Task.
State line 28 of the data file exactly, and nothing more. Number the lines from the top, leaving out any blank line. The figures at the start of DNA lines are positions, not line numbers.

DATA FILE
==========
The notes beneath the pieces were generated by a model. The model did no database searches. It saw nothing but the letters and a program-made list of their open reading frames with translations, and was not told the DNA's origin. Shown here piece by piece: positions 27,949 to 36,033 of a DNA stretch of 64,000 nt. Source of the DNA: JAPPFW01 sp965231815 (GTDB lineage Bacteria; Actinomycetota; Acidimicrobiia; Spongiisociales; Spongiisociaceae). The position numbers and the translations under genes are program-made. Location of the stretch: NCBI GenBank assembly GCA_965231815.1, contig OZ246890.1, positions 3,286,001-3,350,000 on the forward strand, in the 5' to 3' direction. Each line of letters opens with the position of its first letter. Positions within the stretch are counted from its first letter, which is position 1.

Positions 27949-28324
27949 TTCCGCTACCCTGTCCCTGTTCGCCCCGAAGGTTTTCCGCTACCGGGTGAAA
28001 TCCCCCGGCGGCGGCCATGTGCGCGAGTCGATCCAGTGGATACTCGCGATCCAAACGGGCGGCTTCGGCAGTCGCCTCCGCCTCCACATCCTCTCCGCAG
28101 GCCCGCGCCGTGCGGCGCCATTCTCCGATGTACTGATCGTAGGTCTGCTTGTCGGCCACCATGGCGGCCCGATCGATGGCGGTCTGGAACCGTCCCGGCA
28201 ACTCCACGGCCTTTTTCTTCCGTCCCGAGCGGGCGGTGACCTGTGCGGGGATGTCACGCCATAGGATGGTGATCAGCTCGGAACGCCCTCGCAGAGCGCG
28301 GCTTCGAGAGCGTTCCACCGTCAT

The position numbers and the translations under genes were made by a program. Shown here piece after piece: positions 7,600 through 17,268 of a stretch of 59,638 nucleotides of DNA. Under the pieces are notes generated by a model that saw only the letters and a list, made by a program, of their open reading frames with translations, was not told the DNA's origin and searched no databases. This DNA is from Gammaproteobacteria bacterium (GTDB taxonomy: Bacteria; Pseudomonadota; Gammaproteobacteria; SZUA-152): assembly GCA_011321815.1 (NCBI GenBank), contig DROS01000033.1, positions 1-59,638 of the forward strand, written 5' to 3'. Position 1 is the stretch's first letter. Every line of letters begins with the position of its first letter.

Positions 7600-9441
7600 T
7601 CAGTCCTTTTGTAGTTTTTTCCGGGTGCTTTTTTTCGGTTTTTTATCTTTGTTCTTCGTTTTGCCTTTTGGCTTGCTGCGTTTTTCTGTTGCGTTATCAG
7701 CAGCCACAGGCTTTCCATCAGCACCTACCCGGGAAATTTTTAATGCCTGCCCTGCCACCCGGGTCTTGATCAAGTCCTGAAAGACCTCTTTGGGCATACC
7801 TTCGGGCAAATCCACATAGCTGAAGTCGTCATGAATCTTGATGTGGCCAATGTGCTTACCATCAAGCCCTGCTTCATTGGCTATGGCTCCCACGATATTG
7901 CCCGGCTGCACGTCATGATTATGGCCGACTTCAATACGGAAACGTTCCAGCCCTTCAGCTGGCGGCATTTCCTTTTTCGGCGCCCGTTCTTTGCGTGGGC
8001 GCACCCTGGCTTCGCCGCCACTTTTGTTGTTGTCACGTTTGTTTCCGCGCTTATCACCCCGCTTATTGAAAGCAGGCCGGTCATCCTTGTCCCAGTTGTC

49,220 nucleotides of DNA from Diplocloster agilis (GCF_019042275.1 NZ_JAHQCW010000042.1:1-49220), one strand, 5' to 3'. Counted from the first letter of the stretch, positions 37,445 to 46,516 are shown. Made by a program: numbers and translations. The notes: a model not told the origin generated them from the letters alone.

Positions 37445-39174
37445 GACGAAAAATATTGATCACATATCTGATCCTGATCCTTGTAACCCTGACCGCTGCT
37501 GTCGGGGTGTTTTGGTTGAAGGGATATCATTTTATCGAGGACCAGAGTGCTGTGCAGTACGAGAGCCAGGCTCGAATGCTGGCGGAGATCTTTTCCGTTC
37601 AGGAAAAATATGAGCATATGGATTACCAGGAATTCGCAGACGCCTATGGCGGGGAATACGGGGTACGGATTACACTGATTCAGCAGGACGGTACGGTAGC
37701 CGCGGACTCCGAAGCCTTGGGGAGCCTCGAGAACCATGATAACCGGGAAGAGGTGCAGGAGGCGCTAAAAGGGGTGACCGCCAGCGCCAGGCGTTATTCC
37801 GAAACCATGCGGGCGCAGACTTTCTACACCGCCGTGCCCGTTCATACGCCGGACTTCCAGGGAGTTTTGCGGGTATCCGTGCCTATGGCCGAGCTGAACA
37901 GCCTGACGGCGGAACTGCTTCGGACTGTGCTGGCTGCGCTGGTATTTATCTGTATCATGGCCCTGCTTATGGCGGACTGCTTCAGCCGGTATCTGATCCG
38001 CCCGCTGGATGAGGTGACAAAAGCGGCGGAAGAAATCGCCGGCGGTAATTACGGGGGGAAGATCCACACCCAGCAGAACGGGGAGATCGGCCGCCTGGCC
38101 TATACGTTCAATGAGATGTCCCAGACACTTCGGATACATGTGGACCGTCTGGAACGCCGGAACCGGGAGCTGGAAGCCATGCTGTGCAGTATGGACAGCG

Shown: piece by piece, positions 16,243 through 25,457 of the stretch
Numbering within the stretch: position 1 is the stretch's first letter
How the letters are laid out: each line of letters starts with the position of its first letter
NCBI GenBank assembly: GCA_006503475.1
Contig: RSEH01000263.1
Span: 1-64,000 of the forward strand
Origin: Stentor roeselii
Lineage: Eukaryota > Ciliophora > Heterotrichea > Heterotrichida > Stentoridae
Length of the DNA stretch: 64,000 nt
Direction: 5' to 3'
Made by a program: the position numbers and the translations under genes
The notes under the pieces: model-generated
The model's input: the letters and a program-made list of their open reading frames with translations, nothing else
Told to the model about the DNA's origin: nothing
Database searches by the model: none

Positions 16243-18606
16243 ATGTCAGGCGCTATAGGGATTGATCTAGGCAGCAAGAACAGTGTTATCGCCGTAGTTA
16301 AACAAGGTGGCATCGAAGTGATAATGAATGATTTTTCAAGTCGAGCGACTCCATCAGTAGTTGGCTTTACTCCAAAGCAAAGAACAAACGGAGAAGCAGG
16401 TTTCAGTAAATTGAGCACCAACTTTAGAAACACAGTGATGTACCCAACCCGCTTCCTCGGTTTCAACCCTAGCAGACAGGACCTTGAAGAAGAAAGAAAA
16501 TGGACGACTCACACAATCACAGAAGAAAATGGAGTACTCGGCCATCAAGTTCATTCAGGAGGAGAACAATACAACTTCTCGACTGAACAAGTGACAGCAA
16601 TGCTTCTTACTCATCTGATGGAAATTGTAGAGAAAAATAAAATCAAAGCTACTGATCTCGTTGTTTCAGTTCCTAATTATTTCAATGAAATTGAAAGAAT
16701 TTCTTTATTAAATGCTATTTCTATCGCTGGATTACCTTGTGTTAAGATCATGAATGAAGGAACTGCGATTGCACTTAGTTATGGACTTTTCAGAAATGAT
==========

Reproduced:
How the letters are laid out: each line of letters starts with the position of its first letter